A Los Angeles-set crime comedy involving a screenwriter, the criminal underworld, and one gangster’s beloved Shih Tzu. Marty is a struggling writer who dreams of finishing his screenplay, Seven Psychopaths. Billy is Marty’s best friend, an unemployed actor and part time dog thief, who wants to help Marty by any means necessary. All he needs is a little focus and inspiration. Hans is Billy’s partner in crime, a religious man with a violent past. Charlie is the unpredictable, psycho-pathetic gangster whose beloved dog Billy and Hans have just stolen. Marty is going to get all the focus and inspiration he needs, so long as he lives to tell the tale. Martin McDonagh, well known as the writing/directing talent behind the 2008 sleeping success ‘In Bruges’ reunites with Colin Farrell for this dark but comedic Hollywood tale about a screenwriter looking to finish his script and leave his mark on the movie business.
‘Seven Psychopaths’ is a character driven film, dense with well written dialogue and a slightly unconventional structure. The film manages to walk a fine balancing act between violence and dark comedy as it explores a number of different themes using morally ambiguous characters to drive itself forward.
There are multiple narratives running simultaneously in ‘Seven Psychopaths’ and not all of them are managed equally with a few threads being left mostly abandoned. Given the ensemble cast it would have been difficult to give every cast member sufficient screen time to leave a big impact on the film.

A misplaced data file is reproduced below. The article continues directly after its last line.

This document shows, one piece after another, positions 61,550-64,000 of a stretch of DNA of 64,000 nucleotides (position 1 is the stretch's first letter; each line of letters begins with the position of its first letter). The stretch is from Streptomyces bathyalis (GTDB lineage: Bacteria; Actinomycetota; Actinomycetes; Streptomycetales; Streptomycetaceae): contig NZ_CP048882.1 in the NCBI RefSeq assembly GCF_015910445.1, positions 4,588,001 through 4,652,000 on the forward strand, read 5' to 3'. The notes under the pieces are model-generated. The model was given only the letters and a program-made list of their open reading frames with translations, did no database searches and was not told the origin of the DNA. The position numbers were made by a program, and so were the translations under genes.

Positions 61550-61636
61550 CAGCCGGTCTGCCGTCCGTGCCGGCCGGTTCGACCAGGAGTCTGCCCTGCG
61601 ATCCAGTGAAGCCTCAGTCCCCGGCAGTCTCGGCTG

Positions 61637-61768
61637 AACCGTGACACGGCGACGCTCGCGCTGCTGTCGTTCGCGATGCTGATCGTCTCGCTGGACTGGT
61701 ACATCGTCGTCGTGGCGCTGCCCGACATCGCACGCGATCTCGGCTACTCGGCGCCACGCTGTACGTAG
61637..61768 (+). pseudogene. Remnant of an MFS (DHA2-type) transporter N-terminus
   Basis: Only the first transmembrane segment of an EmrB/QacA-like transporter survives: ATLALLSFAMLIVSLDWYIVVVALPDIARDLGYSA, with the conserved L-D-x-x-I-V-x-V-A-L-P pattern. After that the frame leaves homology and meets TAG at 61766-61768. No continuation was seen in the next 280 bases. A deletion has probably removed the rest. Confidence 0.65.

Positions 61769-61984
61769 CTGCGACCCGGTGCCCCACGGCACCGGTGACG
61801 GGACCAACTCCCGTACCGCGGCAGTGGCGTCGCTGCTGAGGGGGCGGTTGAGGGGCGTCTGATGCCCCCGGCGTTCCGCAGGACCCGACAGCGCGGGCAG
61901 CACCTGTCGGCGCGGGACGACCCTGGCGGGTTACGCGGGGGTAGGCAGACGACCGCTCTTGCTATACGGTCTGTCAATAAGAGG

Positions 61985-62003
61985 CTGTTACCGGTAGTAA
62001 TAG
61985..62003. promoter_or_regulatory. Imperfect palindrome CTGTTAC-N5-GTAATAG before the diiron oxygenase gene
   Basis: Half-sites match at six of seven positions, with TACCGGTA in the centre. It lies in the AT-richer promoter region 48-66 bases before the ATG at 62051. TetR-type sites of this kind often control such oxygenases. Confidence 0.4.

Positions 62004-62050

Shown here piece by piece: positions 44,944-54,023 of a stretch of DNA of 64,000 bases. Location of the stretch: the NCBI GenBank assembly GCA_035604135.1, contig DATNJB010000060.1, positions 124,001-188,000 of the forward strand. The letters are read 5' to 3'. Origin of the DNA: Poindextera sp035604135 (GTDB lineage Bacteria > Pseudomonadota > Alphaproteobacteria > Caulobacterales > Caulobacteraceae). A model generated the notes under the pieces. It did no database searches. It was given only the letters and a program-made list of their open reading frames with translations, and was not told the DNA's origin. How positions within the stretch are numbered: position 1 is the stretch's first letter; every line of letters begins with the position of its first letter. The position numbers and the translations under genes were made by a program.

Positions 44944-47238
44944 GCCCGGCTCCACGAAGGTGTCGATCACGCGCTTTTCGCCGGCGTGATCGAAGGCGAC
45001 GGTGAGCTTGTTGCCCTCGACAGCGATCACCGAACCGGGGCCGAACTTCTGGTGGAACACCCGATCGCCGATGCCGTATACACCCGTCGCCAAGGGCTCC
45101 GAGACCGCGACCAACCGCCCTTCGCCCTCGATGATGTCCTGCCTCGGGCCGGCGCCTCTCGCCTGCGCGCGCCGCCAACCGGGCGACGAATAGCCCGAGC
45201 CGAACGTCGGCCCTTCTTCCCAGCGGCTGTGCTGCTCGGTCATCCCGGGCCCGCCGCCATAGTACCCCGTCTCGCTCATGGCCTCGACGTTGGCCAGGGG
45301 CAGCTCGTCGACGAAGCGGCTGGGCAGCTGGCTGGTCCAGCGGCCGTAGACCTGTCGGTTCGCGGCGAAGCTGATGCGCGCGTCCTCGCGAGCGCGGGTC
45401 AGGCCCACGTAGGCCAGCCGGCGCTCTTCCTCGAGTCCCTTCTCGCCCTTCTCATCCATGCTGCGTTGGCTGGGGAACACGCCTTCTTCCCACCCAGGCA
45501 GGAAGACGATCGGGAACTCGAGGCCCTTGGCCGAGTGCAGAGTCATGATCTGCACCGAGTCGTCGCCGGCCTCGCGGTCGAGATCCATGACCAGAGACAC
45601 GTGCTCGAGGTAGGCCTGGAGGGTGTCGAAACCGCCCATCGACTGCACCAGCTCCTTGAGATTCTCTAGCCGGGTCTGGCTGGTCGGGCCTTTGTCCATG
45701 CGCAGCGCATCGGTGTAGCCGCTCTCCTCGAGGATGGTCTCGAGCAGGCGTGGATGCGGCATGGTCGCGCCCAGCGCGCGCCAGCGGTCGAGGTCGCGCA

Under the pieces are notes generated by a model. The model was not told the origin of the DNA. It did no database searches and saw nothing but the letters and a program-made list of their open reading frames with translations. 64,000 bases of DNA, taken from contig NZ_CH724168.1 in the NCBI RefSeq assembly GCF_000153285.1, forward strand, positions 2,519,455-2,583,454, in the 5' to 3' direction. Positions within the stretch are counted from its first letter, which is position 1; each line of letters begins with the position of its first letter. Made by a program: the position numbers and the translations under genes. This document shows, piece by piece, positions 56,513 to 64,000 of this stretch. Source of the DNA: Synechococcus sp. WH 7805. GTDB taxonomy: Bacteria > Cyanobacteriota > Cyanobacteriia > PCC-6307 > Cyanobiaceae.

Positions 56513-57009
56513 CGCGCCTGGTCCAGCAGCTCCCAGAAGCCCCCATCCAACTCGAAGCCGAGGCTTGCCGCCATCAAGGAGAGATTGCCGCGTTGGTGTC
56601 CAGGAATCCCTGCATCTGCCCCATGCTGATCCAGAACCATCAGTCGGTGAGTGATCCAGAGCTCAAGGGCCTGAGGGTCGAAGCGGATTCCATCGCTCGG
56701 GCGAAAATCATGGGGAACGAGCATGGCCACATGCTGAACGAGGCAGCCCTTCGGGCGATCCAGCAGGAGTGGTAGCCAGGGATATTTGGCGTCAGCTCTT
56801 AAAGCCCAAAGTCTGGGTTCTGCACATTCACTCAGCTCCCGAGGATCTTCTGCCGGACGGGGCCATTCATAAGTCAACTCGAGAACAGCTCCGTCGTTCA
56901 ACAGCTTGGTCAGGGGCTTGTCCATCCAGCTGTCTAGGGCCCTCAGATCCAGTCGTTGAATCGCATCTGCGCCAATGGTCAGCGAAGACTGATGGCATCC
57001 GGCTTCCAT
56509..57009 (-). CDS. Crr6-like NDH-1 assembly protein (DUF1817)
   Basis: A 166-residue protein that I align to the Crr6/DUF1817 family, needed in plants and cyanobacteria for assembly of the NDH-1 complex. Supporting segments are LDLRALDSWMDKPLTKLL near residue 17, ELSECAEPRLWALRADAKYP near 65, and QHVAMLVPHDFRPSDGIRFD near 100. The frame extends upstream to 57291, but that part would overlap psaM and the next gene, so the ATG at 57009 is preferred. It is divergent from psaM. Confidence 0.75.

Competing screen time aside McDonagh has delivered a well-executed narrative that focuses its attention in all the right places while raising a few interesting topics worthy of discussion along the way, including a lack of meaningful plots and an overemphasis on violence in modern story telling.
Consisting of some serious undertones and a violence that is sometimes subdued and other times ludicrously over the top ‘Seven Psychopaths’ thankfully puts you at ease when laughing throughout with its brilliant performances and self-referential nature that is at home immersing itself into the Hollywood setting.
Here we see a brilliant ensemble cast taking the screenplay and really making the most of it, delivering individual performances that make the many quirky characters a pleasure to watch on screen. Colin Farrell’s performance is entertaining though a little flat at times, but the real value here is with Sam Rockwell and Christopher Walken whose combined performances create the real foundation of the film. Sharing many scenes the pair hit this one out of the park as they threaten to outdo one another in scene after scene making their performances a joy to watch.
Rounding things out is Woody Harrelson who manages to move his character back and forth between brutal and vulnerable with a certain charisma.
‘Seven Psychopaths’ is a smart film with interesting ideas, well executed dialogue and excellent performances, blended with a dark comedic and violent nature. Being somewhat character heavy the narrative doesn’t always gel particularly well but it never ceases to be entertaining and raises a few ideas that might stay with you.
I’m giving ‘Seven Psychopaths’ 7 out of 10 stars, it’s in cinemas across Australia from Thursday 8th November 2012.